Representative Steve King (R-Iowa) wanted supporters to fund his memes—but he may end up paying for them instead. On Monday, King and his campaign for reelection to the House of Representatives received a cease-and-desist letter from the attorneys of Laney Griner, the mother of 2011s most ubiquitous meme, Success Kid: a baseball-shirted cherub clasping a fistful of sand with a look of utter triumph. Kings campaign had used the famous image of Griners son for an ad, emblazoning it with the phrase “FUND OUR MEMES!!!” and superimposing the baby over an image of the US Capitol. As soon as she found out, Griner made it clear she would not stand for it.
She may not have to. Even though the point of a meme is that it gets reused and remixed and reappropriated, and Success Kid in particular has been memed across the world for almost a decade, Griner could have the law on her side. “The question everyone is going to be asking is, can you copyright a meme? But thats not the right question to ask,” says Derigan Silver, who researches internet law at the University of Denver. “[King] is using the original picture of this kid, which is clearly copyrightable.” To that end, Griner does, in fact, hold the copyright, and she wouldnt be the first person to try to enforce their copyright of an image-turned-meme. Matt Furie, the artist behind the infamous Pepe the Frog meme, has taken around 75 people and entities to task (or court) for reproducing Pepes image without his permission.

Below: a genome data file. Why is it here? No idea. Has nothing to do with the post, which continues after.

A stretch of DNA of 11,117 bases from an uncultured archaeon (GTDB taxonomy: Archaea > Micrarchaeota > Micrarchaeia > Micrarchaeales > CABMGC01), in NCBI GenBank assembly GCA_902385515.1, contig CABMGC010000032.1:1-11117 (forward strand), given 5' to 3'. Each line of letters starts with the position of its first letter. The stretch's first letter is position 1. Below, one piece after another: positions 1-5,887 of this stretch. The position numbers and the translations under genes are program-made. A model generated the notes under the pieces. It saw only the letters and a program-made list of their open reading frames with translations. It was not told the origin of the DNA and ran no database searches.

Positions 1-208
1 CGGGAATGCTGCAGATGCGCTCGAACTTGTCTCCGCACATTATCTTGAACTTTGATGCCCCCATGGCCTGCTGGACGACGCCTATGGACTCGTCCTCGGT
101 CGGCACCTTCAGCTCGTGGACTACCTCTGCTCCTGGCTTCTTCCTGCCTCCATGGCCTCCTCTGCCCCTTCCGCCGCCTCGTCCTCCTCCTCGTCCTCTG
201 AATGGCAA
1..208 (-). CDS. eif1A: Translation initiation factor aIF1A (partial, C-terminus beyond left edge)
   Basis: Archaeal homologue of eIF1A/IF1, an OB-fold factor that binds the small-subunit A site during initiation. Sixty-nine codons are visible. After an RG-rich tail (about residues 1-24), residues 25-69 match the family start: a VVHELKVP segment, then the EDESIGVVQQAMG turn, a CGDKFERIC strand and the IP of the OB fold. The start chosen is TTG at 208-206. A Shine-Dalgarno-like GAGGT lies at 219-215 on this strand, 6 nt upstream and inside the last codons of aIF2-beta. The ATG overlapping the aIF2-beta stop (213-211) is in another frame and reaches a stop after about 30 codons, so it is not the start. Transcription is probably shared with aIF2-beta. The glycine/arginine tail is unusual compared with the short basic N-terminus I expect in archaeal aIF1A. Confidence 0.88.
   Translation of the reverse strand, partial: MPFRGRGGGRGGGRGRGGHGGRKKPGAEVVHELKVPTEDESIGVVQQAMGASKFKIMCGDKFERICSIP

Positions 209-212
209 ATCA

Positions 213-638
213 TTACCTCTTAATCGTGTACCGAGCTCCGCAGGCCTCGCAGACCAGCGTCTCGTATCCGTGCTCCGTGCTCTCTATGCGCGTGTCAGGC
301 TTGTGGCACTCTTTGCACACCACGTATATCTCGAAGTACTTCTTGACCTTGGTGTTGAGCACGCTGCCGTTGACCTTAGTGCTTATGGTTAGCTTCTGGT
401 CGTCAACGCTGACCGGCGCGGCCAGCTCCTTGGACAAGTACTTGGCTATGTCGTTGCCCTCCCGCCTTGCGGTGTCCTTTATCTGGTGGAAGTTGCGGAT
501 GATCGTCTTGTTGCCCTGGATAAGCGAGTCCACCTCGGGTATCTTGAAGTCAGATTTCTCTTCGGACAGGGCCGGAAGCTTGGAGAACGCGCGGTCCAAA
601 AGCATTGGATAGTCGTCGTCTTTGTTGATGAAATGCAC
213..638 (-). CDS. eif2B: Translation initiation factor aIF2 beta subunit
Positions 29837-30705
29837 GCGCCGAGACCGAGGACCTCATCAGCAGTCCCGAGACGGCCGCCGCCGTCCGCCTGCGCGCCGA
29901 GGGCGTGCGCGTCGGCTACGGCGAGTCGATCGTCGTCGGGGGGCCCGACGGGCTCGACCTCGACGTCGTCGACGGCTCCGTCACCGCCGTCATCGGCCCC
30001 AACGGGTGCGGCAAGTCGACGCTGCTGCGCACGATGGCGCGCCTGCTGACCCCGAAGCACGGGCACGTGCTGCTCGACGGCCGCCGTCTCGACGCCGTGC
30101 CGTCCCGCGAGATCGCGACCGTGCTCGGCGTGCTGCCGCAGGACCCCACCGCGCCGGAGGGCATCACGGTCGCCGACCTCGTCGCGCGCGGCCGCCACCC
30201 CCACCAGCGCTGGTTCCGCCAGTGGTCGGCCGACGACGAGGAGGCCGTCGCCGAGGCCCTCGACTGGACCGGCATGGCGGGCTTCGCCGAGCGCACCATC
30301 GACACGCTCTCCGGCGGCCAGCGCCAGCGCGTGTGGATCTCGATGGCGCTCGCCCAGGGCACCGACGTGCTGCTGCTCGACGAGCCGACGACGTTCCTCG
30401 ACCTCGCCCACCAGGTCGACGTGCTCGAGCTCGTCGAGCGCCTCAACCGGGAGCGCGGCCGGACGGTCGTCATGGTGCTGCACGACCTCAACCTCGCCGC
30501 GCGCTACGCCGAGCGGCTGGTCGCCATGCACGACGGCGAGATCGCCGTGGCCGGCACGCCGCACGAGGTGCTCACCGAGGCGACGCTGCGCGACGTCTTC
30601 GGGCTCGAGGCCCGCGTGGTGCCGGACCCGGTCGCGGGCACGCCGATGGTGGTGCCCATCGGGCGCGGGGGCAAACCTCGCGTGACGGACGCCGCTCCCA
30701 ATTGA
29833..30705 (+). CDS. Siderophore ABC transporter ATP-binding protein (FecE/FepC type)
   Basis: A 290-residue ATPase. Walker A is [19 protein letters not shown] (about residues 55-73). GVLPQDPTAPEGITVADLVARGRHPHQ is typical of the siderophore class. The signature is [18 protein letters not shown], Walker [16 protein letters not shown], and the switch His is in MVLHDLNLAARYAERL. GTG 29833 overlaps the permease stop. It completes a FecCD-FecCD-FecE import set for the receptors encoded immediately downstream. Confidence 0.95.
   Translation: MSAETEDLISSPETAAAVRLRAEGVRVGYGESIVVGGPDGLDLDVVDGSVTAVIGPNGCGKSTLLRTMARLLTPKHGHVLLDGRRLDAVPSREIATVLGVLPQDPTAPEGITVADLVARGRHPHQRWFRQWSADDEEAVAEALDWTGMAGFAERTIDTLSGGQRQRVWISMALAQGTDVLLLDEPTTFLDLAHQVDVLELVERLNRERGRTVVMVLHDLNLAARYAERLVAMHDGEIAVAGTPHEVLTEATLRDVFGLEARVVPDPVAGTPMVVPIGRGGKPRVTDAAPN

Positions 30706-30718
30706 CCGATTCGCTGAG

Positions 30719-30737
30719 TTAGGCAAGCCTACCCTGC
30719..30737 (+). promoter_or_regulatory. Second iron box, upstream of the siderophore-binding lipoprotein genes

The real legal questions are two: Did he violate the Griners right of publicity, and can King prove that his campaigns version of the meme is a fair use of Griners copyrighted material? The publicity stuff is pretty simple and is designed to give people control over what their image is being used to sell. “You cant be forced to endorse Coca-Cola if you only drink Pepsi,” says Stacey Lantagne, who researches intellectual property law as it pertains to internet creativity at the University of Mississippi School of Law. Considering that Griner has called King “vile” and the Republican party “disgusting,” its safe to say she doesnt endorse Kings run for the House.
The fair use question is a good bit more complicated, especially with regard to memes. Many meme makers and users are protected from copyright infringement lawsuits because theyre transforming the meme or making commentary on it, which are considered fair uses. According to Lantagne, many lawyers would be very hesitant to say that someone sharing a meme violates copyright law—it would undo meme culture and shut down social media sharing and generally be bad for expression. “What I find striking about [Kings] use here is that he actually doesnt seem to be using it as a meme. Hes not saying, Oh, Im really successful and using Success Kid to punctuate that,” she says. “Hes just using it for fundraising.” That would suggest hes using someone elses copyright for his own financial gain, which is almost always verboten, but made especially so because Griner has a history of licensing the meme to companies like Honey Bunches of Oats and Coca-Cola. “She could argue that shes got a market for this that his use is undercutting,” Lantagne says. “The same way illegal streaming undercuts the movie market.”
Kings potential argument, of course, is that campaigning is political speech rather than pure marketing, and hed have some legal precedent in his favor. “It isnt uncommon for political candidates to run into issues when using copyrighted music,” says Amanda ReiRead More – Source